I walked in a daze, previous events combining with future worries to overwhelm my frazzled mind. If as Darwin says, only the strong survive, why have my more qualified brain cells fled the scene? I had a feeling of apprehension, but I could not tell you what I feared. My surroundings had not felt so surreal since I returned to the Dali grind in April.
An odd monument did little to help. Aside the Foresthill-Auburn Road lies a grand memorial of stone and brick. The shrine of a president? An explorer? A famous religious figure? No, a great man or woman was not so honored. A horse was the recipient. Not Secretariat, Sea Biscuit, or the star of "Black Beauty", but a stagecoach mount, Old Joe, shot and killed during a robbery.
More befuddled than before, I trudged on, wishing for wisdom and clarity to repair my shattered thoughts. The middle finger of the American River calmed me momentarily, as water of seems to, then abandoned me, disappearing around a bend.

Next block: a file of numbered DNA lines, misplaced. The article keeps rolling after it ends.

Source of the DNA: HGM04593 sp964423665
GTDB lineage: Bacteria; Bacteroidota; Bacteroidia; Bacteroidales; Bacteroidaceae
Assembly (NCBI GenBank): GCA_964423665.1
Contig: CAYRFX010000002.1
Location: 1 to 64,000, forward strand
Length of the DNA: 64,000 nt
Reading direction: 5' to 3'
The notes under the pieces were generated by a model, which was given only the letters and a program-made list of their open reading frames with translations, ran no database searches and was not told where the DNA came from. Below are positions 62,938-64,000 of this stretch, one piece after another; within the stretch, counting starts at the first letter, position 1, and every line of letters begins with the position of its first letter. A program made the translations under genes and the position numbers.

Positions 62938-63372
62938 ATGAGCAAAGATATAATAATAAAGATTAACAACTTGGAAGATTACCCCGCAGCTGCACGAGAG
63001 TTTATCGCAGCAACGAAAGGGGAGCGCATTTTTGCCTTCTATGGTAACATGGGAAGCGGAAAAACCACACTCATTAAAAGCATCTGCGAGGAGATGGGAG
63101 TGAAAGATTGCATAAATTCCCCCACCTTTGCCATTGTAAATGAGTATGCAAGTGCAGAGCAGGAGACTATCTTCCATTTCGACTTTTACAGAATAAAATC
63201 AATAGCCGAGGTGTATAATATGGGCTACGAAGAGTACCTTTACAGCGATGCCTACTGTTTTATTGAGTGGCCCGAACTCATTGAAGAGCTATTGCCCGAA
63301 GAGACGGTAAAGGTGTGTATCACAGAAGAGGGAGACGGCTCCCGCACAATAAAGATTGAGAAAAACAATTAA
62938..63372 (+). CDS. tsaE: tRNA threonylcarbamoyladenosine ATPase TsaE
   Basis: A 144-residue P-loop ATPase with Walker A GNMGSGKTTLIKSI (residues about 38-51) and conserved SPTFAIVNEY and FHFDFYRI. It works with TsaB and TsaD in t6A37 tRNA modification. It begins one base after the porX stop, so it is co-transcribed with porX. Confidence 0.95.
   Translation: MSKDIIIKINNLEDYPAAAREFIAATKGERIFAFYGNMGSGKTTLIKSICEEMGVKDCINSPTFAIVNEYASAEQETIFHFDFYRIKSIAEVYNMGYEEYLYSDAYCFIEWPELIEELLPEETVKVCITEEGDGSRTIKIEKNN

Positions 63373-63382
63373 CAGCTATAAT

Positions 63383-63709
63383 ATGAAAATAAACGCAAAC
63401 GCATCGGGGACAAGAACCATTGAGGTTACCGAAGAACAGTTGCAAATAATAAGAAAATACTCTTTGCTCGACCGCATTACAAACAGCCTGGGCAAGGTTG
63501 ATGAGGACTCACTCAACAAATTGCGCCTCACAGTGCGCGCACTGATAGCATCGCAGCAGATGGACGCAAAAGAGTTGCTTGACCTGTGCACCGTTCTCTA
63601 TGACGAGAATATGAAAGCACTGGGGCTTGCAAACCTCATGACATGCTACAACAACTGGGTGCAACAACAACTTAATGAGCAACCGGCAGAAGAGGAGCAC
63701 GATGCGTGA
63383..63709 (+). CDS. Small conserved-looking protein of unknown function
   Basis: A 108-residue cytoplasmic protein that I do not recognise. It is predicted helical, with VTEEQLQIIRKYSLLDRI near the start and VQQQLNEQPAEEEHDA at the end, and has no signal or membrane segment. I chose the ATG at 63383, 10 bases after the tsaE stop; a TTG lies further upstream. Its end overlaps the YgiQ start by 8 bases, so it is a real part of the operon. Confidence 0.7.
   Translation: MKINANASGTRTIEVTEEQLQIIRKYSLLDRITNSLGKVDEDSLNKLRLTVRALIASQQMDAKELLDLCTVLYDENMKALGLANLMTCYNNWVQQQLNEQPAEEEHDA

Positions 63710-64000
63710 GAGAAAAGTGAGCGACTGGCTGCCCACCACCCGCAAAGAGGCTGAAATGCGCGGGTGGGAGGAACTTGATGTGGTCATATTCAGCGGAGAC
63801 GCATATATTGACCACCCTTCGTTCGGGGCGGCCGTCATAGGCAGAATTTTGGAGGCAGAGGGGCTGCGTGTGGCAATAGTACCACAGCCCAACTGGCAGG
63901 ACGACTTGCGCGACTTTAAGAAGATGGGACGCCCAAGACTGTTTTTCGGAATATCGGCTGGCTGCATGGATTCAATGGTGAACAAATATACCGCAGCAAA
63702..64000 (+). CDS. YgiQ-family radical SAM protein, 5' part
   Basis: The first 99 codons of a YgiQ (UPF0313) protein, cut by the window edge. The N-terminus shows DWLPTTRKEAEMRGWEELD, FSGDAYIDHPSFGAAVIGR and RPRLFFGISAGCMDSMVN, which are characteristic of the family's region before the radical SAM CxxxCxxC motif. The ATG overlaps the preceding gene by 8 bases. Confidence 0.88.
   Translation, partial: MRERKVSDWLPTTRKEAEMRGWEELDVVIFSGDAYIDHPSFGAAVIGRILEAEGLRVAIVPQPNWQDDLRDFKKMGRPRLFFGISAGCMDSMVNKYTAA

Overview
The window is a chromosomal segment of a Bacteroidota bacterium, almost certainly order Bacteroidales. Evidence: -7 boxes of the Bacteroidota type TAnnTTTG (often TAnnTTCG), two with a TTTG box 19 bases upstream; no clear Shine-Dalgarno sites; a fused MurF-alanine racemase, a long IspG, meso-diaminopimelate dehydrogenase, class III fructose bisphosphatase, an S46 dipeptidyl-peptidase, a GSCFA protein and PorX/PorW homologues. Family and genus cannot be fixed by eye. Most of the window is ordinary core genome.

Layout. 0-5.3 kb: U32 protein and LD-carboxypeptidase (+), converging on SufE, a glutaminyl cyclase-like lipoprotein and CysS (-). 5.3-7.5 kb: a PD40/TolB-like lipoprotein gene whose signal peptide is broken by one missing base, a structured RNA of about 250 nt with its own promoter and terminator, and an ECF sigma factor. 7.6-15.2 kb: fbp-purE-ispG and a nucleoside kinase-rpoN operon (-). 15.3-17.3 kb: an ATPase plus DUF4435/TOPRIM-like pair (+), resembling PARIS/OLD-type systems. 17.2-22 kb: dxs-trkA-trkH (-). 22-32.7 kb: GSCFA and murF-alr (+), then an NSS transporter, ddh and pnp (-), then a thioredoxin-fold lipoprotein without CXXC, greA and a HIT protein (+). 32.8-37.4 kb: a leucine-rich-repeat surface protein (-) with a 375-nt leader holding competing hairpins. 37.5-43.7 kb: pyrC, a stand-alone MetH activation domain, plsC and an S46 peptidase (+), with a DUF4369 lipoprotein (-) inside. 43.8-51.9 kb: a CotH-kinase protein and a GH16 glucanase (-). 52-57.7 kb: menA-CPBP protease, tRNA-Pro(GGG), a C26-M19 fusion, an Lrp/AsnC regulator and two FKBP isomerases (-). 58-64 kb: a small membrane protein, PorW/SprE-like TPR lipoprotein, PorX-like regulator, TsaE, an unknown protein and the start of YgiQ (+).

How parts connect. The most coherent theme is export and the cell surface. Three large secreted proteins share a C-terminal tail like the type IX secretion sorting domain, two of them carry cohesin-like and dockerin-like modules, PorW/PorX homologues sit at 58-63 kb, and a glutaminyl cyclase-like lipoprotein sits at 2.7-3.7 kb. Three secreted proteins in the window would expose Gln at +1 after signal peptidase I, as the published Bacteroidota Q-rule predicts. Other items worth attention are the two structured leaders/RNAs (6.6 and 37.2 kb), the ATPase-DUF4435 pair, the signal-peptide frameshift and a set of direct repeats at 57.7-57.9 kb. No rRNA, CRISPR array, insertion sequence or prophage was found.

I still had to find refuge before Auburn. Mom had booked me a rest day there, but not until tomorrow. The Auburn Recreation Area appeared promising, but the camping sites were far from the highway. Too many people lurked about to consider the stealth approach. Finally I came upon an unused dirt path, the shadow of the trees beckoning me to hide underneath their limbs. I found refuge under one of the largest, within a sea of yellow grass, out of sight, out of mind. In the morning I hope the cobwebs clear from mine.
11 miles/3883 total miles